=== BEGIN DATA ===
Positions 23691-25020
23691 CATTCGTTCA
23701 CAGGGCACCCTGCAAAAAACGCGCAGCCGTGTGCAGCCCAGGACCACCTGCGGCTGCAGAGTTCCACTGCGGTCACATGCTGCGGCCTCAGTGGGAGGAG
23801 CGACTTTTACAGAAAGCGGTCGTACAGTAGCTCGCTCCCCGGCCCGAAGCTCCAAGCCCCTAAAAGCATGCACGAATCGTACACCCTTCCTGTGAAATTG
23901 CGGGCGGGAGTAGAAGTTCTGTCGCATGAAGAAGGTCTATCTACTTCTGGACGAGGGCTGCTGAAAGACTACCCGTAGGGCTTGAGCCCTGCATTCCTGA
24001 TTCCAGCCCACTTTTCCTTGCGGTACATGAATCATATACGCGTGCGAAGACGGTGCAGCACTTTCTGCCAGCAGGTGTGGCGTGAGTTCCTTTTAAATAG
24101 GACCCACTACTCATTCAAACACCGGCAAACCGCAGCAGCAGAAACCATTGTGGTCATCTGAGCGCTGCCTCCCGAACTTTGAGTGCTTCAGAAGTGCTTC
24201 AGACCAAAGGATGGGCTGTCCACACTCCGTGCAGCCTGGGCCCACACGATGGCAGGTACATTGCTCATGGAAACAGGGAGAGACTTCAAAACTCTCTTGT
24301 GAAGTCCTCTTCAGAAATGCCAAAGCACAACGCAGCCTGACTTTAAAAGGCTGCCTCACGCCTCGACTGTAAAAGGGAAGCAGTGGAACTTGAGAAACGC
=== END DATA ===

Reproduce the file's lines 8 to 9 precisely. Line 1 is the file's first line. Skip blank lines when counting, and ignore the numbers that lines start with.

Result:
24201 AGACCAAAGGATGGGCTGTCCACACTCCGTGCAGCCTGGGCCCACACGATGGCAGGTACATTGCTCATGGAAACAGGGAGAGACTTCAAAACTCTCTTGT
24301 GAAGTCCTCTTCAGAAATGCCAAAGCACAACGCAGCCTGACTTTAAAAGGCTGCCTCACGCCTCGACTGTAAAAGGGAAGCAGTGGAACTTGAGAAACGC